Assessment: I attended one of Jo’s once-in-a-blue-moon 5-day Advanced Photography course, where we learned more about studio lighting, portrait and product photography. I also sat in the Color Management module of one of his Basic Photography course this year as a refresher. Canon Philippines offered two free Print-Like-A-Pro color management seminars with Jo Avila as main speaker in Metro Manila this year and I was able to attend those. I was also able to go to two Canon-sponsored photojournalism/sports photography seminars conducted by veteran news photographer Dennis Sabangan, and a few hours at Digital Photographer Philippines magazine’s DPP Unleashed events featuring speakers like ace photographers Paco Guerrero, Jay Alonzo, Jay Tablante and Xander Angeles. Averaging each session at 3 hours each, I’ve sat down for at least 33 hours of educational sessions in 2010.
3. Shoot more.
Practice makes perfect, they say. It builds familiarity with the camera, confidence in yourself, and hones composition and timing skills in a given photographic field. I’d like to shoot better landscapes, products, portraits and sports. Different techniques and perspective needed in each. There are also times that I still forget to do things, and these can be stupid mistakes… like not realizing ISO was left at 800 in bright daylight (why do I need to use f/22???) or shooting in the wrong camera mode. I think if I go shoot out more, checking these things before I click the trigger would be ingrained. More practice needed.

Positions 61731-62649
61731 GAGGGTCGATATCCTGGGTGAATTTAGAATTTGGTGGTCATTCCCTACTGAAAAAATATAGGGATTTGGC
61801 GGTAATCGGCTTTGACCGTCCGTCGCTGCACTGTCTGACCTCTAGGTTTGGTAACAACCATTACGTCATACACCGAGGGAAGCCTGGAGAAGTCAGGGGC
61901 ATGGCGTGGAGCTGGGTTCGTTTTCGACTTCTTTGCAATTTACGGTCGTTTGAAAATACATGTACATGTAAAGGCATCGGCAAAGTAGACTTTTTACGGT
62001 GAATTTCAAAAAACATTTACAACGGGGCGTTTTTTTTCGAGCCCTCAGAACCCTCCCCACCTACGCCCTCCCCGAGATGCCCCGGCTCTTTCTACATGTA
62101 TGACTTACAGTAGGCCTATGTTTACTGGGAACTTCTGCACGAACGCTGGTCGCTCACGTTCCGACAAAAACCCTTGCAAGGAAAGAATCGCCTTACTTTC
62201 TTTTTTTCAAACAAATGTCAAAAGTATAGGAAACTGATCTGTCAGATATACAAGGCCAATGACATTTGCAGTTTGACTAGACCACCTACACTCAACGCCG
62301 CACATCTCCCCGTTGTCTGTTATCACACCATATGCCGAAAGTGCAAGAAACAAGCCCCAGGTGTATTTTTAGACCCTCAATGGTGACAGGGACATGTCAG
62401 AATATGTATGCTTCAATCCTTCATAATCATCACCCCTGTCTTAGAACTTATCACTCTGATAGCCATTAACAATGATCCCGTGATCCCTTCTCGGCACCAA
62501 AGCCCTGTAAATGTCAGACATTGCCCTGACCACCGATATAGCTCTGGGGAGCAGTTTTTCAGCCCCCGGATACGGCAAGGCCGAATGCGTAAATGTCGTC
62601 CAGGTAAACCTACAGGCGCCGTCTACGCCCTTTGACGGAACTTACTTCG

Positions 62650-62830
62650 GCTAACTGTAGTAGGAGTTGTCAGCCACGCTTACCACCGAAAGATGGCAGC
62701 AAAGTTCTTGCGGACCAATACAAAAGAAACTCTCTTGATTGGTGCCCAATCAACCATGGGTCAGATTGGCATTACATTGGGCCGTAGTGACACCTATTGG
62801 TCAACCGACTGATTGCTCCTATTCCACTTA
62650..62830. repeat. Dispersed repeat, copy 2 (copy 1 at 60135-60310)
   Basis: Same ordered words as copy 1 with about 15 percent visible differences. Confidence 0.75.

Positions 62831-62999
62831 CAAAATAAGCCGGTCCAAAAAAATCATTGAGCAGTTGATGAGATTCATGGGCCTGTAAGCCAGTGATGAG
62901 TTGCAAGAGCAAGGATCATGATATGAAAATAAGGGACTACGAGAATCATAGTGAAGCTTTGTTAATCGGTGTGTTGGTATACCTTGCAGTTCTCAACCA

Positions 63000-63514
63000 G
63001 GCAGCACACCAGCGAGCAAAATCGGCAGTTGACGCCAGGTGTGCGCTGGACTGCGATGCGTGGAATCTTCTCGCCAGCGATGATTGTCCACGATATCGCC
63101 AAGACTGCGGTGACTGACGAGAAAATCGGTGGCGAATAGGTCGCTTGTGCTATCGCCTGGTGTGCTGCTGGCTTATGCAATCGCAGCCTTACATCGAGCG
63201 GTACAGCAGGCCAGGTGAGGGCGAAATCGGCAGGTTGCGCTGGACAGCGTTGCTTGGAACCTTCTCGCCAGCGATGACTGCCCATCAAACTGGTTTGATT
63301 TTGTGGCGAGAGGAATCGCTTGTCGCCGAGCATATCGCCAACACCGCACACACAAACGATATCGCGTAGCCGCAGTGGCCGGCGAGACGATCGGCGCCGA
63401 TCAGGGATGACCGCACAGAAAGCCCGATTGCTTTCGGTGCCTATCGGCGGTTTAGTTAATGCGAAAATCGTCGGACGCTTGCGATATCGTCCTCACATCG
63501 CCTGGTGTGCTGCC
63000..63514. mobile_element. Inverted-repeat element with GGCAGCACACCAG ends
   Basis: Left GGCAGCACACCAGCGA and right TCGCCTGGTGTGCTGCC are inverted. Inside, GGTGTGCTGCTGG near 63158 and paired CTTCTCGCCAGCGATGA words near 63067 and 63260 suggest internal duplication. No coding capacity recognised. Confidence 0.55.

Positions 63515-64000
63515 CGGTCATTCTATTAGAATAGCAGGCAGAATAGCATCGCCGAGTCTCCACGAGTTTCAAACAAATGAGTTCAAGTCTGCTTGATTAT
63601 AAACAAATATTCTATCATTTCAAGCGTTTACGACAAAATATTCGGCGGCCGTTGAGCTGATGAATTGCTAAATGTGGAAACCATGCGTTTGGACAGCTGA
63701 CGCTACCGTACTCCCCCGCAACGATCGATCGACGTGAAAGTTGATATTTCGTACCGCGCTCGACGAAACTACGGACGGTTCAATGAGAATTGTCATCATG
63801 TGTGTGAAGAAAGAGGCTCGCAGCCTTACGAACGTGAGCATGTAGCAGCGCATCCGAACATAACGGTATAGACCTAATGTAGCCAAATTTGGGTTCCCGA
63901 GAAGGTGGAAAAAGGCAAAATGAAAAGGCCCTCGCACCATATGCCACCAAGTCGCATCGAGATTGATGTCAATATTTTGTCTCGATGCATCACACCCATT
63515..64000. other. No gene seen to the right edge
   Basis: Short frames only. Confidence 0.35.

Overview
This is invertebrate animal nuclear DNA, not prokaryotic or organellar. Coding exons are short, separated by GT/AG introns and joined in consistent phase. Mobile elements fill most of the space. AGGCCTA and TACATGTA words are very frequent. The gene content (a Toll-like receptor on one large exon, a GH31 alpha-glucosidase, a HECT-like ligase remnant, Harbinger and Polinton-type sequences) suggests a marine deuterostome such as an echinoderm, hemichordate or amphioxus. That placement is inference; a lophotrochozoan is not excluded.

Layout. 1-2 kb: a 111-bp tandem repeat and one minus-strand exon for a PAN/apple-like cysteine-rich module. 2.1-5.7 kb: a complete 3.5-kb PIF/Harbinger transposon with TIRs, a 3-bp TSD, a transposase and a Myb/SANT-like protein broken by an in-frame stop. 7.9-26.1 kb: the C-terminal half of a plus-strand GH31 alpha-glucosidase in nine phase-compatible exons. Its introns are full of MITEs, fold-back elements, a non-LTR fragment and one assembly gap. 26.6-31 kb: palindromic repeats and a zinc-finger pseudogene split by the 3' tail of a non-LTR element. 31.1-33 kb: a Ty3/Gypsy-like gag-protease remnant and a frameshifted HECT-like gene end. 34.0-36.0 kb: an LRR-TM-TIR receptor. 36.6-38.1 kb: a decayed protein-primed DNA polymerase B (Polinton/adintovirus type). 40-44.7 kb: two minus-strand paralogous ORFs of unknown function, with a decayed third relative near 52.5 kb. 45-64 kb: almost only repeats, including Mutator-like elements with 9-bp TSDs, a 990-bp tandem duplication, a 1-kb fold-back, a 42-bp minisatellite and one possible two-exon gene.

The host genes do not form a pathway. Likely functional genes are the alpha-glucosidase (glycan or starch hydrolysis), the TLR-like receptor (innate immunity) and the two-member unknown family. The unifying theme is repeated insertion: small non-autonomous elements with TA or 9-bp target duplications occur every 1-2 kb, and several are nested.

Assessment: I shot a lot this year. Based on my image folders for 2010 sorted by day, I have used a camera in 172 days out of the 365 in a year. I’m sure there are others who shoot more, but considering that photography isn’t my day job I think that’s still a pretty good number.
4. Get together with other photography nuts.
I used to go to photoshoots, EBs and photowalks before, but I’ve been pretty busy and don’t get to go out much anymore. I learned a lot by shooting with these people, learning new techniques, exchanging notes, trying out their gear (mmm… the Nikon 70-200mm f/2.8 VR is yummy, but it’s on the Dark Side hehe).
Assessment: I have gotten back into the local photography scene, posting more in the local photography forums, and meeting other photography buffs at events like Digital Photographer Philippines’ Unleashed and Pinoy Photography’s 5X events. There were also the various seminars and photoshoots where I met other like-minded people, and several photoshoots. In addition, I regularly attend Jo Avila’s Print Days and Prison Riots (former is a monthly event where his former students get-together to have fun and have photos printed for free on his high-end printer, the latter being photoshoots Mr. Avila organizes for his former students), and have joined a photography club in my area which means that I meet with other photographers on a frequent basis.